According to the results of a study showing that ibuprofen-like activity is exerted by extra virgin olive oil, the olive oil specifically generates cyclooxygenase-inhibiting enzyme activity. As a result, daily consumption of 50 g of extra virgin olive oil that contains up to 200 µg of oleocanthal per milliliter will correspond to daily ibuprofen intake of up to 9 mg, on average, considering that 60–90% of it is absorbed. This dose corresponds to roughly 10% of the recommended ibuprofen dosage to relieve pain in the adult population [105].

2.2.5. Indomethacin

Indomethacin, first approved in the United States in 1965, is an NSAID belonging to the methylated indole class and has analgesic, antipyretic, and anti-inflammatory properties similar to other members of the NSAID family. Indomethacin is a powerful analgesic that may be utilized in a wide range of therapeutic applications [106]. Among NSAIDs known to cross the blood-brain barrier, indomethacin exhibits a significant effect in treating headaches by passing through the blood-brain barrier at the highest level as compared to naproxen and ibuprofen [107].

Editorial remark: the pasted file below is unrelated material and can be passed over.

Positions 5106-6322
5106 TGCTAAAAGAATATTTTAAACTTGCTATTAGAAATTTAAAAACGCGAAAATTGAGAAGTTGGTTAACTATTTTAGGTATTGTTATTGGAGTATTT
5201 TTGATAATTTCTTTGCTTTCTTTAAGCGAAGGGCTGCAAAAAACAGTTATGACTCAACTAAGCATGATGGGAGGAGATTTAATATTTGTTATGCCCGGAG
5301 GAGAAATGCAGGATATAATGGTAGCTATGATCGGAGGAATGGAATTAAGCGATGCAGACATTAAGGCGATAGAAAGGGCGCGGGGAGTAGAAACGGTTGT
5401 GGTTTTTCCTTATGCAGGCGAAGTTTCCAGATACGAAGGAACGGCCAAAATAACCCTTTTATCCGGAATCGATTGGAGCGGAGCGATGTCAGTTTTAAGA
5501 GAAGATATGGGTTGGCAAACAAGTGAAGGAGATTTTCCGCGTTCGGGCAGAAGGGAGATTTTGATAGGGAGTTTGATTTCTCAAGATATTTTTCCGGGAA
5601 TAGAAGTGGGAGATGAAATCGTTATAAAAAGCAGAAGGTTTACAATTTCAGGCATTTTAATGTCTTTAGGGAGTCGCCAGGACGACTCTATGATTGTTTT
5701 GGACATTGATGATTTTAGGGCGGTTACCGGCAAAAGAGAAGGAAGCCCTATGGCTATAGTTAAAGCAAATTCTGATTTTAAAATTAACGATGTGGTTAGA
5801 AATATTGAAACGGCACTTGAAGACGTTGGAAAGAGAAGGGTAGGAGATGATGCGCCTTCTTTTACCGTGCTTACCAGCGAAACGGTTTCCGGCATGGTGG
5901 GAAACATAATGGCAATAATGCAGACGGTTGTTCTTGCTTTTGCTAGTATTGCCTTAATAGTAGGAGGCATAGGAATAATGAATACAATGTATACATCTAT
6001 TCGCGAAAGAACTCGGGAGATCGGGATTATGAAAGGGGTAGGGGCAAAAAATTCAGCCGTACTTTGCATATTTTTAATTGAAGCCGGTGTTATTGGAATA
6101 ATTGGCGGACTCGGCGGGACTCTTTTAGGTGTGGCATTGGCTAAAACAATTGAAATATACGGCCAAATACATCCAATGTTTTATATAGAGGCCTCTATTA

2.2.6. Mechanism of Action

Indomethacin is a potent and nonselective time-dependent COX-1 and COX-2 inhibitor. It exhibits approximately 15 times higher selectivity for COX-1 than COX-2 [108].

2.2.7. Pharmacokinetics and Pharmacodynamics

Indomethacin undergoes rapid absorption from the gastrointestinal tract and its bioavailability is approximately 100%. The peak plasma concentrations are seen to occur between 0.9 ± 0.4 and 1.5 ± 0.8 h in the fasting state following oral administration. It undergoes metabolism in the liver via conjugation with glucuronic acid. O-desmethylation and N-deacylation also happen at significant rates. The disappearance of indomethacin from plasma occurs with a biphasic pattern. There is a half-life of 1 h for the first phase, while the second phase has a half-life ranging from 2.6 to 11.2 h. This relatively wide range is assumed to be the result of differences occurring among individual patients in the drug’s enterohepatic circulation [90].